Supply management is a set of policies that control the price of products like milk, cheese and eggs in Canada.
The longstanding policy has come under fire recently from several Canadian politicians including Conservative party leadership hopeful Maxime Bernier, who is a prominent voice against the controls.
The U.S. dairy industry has also complained that Canada's dairy supply management controls are contrary to free-market principles and don't let U.S. farmers compete fairly.
Bruce Sargent is a fourth generation dairy farmer, whose family operates a farm near Toronto.
He says, there's another side of the story, that more Canadians need to hear.
The Morning Edition host Craig Norris spoke with Sargent. The following has been edited for length and clarity.
Can you explain then why intervention in the marketplace is a good thing in this case?
The major question I get all the time is why are these commodities, turkey, chicken, eggs, dairy, supply managed, and there's very good reason for it. These products have short shelf lives. They are usually served fresh. And they have a long planning period to come into production. A cow takes ten months to have a calf to be able to make milk. So we can't respond to changes in demand instantly and the only way to stop a cow from milking in the middle of its cycle, isn't one we want to undertake...if you get what I am saying.
You can't just stop a cow from making milk, so that's why these commodities work best. They're also food staples, which a grocery store will often use as a loss leader to attract customers. And the important thing is that in Canada, that loss can't be transferred to the farmer. In the U.S. we see that that loss is transferred to the farmer, and we see that in Australia as well.
Milk is cheaper in the U.S. They don't have supply management. Consumers here would probably like cheaper prices...
Statistically, they are very close, and the big thing to remember is that there is the exchange rate on top of that as well. And so a lot of people assume that they should just be the exact same price. There are also costs in Canada that aren't the same in the U.S. We have longer winters than a lot of regions in the U.S. We have higher electricity costs. There are so many things that go into the cost of milk that we can't just assume that we should have the same prices as them, but we already are very competitive.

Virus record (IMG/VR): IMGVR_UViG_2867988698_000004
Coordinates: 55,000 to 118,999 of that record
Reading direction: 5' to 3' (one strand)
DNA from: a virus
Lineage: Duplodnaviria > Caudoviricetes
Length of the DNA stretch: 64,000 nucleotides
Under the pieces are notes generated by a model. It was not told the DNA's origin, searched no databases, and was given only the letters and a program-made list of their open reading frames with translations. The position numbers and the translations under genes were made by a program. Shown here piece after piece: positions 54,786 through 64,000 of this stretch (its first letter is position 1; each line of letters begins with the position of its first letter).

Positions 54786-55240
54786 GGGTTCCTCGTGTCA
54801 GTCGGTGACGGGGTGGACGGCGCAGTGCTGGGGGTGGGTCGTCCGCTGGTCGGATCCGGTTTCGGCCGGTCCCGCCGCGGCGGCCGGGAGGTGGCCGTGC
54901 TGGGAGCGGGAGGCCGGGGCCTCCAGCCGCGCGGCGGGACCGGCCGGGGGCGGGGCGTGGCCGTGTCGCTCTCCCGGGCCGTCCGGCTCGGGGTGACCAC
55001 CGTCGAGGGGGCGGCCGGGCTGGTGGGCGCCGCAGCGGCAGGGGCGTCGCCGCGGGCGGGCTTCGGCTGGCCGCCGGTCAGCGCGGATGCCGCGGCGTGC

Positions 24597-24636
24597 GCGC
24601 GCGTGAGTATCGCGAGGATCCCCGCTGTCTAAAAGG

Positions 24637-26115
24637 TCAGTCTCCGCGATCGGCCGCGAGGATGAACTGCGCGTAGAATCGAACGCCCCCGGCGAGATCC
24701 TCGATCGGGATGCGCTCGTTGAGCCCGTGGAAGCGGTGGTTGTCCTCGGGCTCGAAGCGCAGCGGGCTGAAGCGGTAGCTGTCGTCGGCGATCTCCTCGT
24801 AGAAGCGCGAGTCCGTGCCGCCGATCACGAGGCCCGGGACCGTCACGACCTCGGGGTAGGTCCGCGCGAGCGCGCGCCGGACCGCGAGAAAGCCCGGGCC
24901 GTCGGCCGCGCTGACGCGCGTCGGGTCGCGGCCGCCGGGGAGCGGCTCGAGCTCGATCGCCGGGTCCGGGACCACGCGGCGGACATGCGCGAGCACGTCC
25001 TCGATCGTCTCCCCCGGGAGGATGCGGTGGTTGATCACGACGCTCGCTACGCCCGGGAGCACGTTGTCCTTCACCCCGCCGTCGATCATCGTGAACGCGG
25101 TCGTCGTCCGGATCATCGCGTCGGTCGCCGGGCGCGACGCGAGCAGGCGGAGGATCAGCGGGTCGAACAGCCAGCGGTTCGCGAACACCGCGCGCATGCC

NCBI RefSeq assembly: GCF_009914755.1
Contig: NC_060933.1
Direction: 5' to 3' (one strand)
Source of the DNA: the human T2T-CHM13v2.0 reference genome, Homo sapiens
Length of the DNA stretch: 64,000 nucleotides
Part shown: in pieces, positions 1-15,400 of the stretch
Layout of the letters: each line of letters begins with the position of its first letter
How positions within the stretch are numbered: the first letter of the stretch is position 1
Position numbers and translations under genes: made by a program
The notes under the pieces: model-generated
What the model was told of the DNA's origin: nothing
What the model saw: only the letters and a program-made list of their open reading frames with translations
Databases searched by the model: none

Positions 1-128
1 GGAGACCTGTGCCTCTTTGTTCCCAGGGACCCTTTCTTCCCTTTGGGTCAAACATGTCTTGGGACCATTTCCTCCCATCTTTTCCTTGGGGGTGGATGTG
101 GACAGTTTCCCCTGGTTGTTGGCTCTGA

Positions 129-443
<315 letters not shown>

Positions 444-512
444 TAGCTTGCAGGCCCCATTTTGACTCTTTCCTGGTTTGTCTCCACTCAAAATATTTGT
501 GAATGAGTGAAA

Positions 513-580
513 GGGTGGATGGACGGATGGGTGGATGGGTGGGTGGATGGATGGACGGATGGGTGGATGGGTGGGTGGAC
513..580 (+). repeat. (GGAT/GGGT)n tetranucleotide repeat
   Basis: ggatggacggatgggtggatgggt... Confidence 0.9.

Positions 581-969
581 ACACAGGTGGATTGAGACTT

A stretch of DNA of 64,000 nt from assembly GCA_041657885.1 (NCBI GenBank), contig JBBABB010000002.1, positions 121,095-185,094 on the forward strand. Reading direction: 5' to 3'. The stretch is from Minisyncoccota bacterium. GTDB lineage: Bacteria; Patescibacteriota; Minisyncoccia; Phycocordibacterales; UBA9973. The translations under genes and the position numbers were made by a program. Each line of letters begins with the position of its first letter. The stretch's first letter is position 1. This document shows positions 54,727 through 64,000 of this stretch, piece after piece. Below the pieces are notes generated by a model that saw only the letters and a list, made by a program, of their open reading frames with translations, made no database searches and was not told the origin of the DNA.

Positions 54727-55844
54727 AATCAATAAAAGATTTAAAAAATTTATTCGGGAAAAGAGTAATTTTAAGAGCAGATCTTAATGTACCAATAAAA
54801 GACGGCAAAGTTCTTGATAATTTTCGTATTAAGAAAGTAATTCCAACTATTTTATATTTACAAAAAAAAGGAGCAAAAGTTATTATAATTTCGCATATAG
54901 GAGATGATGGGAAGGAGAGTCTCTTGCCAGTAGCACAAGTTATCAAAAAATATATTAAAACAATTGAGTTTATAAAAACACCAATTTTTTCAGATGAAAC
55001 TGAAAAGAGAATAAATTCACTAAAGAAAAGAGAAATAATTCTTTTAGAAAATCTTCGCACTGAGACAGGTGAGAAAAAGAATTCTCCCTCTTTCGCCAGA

How could the Trump presidency further exacerbate things for your industry?
Trump jumping in a couple of weeks ago really reflected his ignorance towards the topic. So he was standing up for Wisconsin dairy farmers, that 75 of them had lost their processor. But what really happened was that processor decided to vertically integrate and make their own dairy farm.
Those farms now, thankfully, have homes that their milk is going to. But that can't happen in Canada. There can't be non-family corporate ownership of quota, so that a corporation can't purchase quota and vertically integrate and cut the family farm out.
What do you think would happen to the dairy industry here without supply management?
If we assume that the U.S. is the perfect free market situation, their average herd size is twice what Canada's is. So without supply management it wouldn't be unreasonable to assume that we would lose the bottom half of our average, we would lose almost half of our dairy farms. So those farms are competitive and efficient and hardworking families that are successful right now because they are paid fairly.
In the U.S., the farmer has zero power to negotiate contracts for the price of their milk. They are price takers. And so they have to work with whatever they are given no matter what their costs are, and that is not a fair market for them to operate under.
A lot of people say that we are treated unfairly because we are guaranteed to be paid, but I would say that it is unfair to assume that a farm can operate under whatever price the processor gives them and we have seen in Wisconsin that they have actually lost 50 per cent of their dairy farms in less than 20 years under that model.
To bring this back down to the every day consumer, when was the last time that you felt good about the value that you were paying at the pump for oil, for gas?
Now assume that milk is going to trade on an open market, like oil, and dairy farmers are going to be paid based off of that system, and the value they could get per litre could fluctuate $0.30 per day. Today it could be $1.00, the next day $0.80, only because of speculation on the open market.
Costs are still the same, you still have to work 13 hours per day, but because economists on Bay St. have traded your commodity, your value has gone down $0.30 in a day per litre.
You've said not enough Canadians are aware of what you've just said. What do you do to get the word out?
We're doing videos, we're reaching out, we're writing letters to the editor, we really want this conversation to be national, but it needs to include the farmers.
It's not fair for this conversation to be happening between academics and economists and politicians and the farmers be omitted. Because when an economist looks at supply management, they see supply, demand and dead weight loss and they're done, get rid of it.
But there are a ton of business case examples for why it works and people need to hear them.